WASHINGTON – A former aide in the Clinton White House tells Raw Story the politics of a government shutdown will be good for President Barack Obama, and warns that the nature of today’s Republican caucus will make negotiations more difficult.
Progressive strategist Mike Lux served as Special Assistant to the President for Public Liaison from 1993 to mid-1995. He witnessed first-hand the White House’s stand-off with the new Republican majority, which led to a partial government shutdown.
“It’s fascinating, because Republicans don’t control their own caucus unlike 1995,” Lux said in an interview Tuesday. “When you were negotiating with [then-Speaker] Newt [Gingrich] you were negotiating with the caucus. But [Speaker John] Boehner has no control whatsoever over the 87 freshmen or over other people who are worried about tea party primaries.”
“It makes it much harder to negotiate the deals, which I think raises the likelihood of shutdowns.”
The House on Tuesday afternoon approved 335-91 a stop-gap measure that would keep the government solvent through March 18. And though the Senate is likely to pass it soon, it’s possible the two sides won’t reach a budget deal in that time, bringing many government functions to a halt.
After the clash in 1995 and the ensuing government shutdown, public opinion swung notably in Clinton’s favor as most Americans blamed Gingrich for the fiasco.
“It just dramatically turned the whole frame of the conversation,” Lux said. “When government was shut down, people got reminded about the good things government did for them. The fact that they couldn’t go to the national parks or the museums, and the conversations about whether they would still get their Social Security checks.”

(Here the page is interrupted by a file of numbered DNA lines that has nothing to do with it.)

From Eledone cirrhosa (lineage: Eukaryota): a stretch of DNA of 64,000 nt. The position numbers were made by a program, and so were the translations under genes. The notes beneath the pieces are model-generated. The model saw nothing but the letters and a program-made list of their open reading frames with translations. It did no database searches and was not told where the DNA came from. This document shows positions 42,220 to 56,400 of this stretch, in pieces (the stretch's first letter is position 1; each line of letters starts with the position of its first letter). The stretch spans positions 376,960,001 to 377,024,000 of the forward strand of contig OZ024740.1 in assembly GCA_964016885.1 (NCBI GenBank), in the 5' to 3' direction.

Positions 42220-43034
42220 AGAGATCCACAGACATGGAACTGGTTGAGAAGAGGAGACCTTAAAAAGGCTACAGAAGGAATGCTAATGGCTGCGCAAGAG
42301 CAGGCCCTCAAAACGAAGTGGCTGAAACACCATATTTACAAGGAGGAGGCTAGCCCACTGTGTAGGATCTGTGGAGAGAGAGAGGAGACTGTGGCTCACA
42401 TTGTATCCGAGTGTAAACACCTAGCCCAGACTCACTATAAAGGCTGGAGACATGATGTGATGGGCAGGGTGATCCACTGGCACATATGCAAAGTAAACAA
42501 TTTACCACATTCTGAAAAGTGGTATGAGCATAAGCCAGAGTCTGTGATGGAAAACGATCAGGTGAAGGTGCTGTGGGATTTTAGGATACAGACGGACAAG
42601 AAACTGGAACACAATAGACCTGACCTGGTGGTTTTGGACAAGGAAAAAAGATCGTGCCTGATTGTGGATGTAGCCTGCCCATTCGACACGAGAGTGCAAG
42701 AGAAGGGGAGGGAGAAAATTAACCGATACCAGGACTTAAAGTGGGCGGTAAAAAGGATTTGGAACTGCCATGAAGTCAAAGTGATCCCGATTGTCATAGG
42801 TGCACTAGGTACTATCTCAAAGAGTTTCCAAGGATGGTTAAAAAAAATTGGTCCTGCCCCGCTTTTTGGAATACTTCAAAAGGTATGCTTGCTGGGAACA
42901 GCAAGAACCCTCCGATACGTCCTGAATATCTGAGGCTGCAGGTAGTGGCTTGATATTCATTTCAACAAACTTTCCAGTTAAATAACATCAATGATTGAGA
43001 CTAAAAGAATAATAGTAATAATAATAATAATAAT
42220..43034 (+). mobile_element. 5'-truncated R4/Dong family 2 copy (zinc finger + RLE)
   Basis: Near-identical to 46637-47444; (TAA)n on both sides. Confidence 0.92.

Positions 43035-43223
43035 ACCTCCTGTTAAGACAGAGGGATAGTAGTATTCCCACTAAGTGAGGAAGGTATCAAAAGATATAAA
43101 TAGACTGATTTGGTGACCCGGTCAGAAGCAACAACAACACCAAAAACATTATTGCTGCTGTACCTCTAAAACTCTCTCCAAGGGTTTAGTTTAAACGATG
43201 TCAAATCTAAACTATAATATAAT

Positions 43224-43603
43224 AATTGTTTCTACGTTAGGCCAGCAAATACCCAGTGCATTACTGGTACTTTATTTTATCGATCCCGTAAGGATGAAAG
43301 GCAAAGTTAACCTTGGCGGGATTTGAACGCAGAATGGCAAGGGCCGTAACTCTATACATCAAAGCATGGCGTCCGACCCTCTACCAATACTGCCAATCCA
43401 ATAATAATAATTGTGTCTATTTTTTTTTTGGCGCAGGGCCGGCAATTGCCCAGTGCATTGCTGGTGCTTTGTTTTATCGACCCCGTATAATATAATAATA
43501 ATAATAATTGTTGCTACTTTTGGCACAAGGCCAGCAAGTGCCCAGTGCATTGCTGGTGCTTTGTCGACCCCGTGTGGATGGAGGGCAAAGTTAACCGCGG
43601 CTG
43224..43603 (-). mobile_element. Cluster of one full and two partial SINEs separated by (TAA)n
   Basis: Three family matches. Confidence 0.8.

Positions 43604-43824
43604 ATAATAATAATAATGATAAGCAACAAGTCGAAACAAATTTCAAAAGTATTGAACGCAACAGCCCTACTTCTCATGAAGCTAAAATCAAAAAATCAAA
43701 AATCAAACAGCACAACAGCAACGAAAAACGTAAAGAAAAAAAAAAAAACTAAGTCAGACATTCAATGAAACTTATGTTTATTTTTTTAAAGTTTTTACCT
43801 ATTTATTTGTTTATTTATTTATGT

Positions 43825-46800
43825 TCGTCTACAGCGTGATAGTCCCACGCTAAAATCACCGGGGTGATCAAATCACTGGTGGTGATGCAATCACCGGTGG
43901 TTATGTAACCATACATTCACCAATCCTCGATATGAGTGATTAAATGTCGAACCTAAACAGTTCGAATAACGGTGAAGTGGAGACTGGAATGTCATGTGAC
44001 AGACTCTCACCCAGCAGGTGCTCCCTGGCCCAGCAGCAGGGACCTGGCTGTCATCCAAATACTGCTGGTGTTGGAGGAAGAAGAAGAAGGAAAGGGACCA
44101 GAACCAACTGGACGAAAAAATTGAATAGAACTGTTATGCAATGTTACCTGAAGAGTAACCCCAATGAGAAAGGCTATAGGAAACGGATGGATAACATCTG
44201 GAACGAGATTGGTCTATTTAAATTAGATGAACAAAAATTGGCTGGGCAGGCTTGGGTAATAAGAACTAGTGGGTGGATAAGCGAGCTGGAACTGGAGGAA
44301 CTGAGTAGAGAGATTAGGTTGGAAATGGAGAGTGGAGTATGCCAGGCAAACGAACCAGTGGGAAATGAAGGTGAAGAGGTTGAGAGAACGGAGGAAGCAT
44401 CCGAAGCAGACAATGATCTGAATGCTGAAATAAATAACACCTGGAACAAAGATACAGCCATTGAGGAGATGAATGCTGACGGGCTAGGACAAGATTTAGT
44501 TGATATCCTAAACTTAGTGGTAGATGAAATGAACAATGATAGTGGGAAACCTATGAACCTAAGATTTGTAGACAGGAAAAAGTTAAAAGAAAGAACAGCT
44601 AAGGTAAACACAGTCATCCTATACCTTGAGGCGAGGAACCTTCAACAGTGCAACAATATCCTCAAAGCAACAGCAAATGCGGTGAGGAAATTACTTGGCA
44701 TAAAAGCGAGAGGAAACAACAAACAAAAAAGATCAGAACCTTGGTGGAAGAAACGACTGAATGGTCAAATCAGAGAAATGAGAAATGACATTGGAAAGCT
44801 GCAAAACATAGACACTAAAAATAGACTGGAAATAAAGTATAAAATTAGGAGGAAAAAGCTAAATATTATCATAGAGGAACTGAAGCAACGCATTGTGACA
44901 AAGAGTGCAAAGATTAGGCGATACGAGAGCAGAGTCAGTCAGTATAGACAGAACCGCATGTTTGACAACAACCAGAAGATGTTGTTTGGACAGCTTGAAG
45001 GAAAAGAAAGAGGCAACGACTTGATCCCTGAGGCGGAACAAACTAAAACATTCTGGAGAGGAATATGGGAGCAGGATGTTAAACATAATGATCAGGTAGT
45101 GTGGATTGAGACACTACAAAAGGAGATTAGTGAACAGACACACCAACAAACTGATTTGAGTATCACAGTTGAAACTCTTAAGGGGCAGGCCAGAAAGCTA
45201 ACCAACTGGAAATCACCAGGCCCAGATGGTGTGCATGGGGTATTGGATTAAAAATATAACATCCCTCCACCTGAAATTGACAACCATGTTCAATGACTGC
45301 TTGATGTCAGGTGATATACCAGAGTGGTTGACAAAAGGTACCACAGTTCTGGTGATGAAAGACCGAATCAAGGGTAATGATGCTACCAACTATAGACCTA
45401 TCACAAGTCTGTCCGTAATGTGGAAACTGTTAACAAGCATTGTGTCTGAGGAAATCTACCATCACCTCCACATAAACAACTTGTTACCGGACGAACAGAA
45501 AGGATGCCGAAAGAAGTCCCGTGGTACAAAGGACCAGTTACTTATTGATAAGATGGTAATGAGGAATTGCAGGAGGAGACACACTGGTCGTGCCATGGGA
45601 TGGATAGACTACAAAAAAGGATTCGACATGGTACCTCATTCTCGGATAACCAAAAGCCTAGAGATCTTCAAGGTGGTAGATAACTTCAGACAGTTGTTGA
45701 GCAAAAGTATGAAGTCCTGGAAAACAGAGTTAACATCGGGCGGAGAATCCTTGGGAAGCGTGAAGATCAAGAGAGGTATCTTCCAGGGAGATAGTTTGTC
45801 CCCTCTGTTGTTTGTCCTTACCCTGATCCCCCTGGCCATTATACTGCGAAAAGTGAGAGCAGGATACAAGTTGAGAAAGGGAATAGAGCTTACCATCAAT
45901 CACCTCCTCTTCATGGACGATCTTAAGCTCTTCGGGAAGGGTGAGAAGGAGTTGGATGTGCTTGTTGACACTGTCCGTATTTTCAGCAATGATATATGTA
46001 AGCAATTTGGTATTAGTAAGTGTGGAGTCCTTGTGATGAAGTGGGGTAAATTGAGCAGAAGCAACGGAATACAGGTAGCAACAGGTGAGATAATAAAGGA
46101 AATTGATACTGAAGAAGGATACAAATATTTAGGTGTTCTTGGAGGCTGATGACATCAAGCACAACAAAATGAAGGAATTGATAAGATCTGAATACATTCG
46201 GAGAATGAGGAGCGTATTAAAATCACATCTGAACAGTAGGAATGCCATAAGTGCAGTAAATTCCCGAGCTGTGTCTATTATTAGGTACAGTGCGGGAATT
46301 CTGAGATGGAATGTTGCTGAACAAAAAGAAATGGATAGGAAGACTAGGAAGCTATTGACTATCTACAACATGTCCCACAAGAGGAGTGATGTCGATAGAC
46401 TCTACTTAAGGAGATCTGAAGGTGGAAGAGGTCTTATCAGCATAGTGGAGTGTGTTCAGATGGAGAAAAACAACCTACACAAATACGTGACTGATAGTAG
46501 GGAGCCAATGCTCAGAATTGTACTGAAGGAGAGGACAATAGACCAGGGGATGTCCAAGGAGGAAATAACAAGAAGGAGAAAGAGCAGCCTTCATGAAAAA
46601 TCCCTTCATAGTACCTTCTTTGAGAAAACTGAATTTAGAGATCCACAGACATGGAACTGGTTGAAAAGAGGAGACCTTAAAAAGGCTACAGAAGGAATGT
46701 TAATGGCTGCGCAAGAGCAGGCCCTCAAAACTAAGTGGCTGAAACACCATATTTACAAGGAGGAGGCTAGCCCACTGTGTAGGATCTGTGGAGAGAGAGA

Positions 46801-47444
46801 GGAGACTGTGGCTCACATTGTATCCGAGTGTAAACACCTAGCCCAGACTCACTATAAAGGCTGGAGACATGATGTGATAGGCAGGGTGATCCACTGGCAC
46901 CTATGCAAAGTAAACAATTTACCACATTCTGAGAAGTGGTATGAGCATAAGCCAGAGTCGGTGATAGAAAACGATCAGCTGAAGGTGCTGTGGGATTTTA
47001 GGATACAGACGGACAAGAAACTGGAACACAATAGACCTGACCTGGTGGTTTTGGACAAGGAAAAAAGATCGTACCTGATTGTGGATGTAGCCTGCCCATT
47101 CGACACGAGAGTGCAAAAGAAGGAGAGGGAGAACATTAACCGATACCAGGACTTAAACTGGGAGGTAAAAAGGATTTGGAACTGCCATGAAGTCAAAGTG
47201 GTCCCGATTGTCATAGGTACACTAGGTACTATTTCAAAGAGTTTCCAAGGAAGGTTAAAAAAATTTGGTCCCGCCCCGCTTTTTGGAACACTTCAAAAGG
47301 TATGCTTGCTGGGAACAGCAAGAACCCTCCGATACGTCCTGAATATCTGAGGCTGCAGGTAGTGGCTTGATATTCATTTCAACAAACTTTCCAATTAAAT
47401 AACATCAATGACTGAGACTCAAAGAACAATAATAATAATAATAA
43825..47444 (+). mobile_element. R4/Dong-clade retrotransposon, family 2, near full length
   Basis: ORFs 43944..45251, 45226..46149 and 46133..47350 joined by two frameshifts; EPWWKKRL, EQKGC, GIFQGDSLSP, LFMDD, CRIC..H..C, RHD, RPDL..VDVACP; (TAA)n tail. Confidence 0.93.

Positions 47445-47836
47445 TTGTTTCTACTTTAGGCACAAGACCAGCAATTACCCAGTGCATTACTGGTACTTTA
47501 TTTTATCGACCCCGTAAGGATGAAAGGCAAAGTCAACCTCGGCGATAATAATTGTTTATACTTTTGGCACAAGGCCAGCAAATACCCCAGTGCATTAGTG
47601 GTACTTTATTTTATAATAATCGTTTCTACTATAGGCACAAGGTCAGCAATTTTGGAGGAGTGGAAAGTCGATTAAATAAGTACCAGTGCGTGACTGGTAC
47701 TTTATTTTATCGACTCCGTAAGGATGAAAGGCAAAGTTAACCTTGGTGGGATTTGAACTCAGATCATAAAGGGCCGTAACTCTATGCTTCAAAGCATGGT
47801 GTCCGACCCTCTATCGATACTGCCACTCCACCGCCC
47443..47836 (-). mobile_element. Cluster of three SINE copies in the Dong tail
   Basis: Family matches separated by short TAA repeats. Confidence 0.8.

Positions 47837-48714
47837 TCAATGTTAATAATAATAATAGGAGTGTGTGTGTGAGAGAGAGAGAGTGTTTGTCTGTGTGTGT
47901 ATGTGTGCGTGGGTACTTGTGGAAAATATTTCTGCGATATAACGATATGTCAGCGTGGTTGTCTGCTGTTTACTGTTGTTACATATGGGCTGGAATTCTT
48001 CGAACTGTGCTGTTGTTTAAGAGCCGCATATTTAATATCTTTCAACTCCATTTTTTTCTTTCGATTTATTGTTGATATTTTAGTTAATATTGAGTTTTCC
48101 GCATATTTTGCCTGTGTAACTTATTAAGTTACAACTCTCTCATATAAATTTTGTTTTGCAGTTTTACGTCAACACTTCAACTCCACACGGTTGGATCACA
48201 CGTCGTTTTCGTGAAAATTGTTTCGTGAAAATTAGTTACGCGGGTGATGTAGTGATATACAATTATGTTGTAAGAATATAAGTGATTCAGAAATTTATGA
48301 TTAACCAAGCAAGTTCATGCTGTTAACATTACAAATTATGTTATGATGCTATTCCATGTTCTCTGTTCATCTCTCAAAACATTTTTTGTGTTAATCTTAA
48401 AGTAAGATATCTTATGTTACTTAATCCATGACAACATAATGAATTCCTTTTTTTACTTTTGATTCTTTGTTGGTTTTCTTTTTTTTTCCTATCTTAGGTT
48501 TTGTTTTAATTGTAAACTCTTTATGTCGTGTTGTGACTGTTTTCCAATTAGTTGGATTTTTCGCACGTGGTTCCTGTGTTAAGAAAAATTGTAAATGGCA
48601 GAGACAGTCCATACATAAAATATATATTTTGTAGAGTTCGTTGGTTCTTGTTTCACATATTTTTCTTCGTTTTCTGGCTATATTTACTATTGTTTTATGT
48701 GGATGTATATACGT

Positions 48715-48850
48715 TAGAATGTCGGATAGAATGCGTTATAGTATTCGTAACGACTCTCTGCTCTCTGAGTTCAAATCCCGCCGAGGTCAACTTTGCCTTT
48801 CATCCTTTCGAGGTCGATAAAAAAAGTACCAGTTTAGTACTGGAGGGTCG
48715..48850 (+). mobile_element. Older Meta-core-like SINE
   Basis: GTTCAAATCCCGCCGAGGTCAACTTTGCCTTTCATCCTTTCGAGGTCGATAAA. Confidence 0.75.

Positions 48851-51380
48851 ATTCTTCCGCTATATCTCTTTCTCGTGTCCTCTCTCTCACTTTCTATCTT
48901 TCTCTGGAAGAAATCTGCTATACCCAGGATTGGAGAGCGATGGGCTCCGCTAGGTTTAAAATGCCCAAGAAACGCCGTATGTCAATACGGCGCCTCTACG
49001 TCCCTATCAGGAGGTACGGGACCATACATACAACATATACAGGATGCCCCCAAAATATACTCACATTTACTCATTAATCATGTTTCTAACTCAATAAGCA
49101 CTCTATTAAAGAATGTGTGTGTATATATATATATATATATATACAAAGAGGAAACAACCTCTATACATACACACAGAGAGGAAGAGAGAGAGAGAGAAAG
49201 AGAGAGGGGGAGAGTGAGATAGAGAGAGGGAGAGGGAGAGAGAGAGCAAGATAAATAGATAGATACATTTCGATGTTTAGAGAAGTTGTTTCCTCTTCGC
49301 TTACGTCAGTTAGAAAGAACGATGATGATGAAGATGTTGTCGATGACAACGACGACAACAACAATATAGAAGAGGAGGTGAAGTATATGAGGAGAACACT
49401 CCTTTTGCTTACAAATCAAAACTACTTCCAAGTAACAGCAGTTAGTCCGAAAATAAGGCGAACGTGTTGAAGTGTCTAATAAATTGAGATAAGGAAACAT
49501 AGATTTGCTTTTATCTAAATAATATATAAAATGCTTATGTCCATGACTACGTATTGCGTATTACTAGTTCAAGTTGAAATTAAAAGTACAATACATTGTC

This time Republicans, haunted by those memories, are treading much more carefully. GOP lawmakers, like Obama and Democrats, have repeatedly emphasized they do not want a government shutdown, which would occur if the two sides cannot reach a deal by Friday.
A poll Tuesday found the public sharply divided on who would be to blame in that event.
The former Clinton aide, currently the CEO of the consulting firm Progressive Strategies, said he’s confident that Obama would benefit politically if a shutdown were to occur.
Politically, “their best course of action is to stand their ground,” he said, noting that a shutdown would “remind people of what they like about government” as he says it did in 1995. “Obama needs to show some strength here. Americans want a president who’s strong.”
At the time, were Clinton staffers positive it would work out well for them politically?
“No,” Lux said flatly, with a laugh. “Not at all. There was no certainty whatsoever how it would turn out.”
“In fact, there were some Clinton aides including Mark Penn and Dick Morris who were arguing that we should just cut a deal with the Republicans, split the difference, and everybody go home. They didn’t want a fight, they didn’t want a showdown. They thought we wouldn’t lose it.”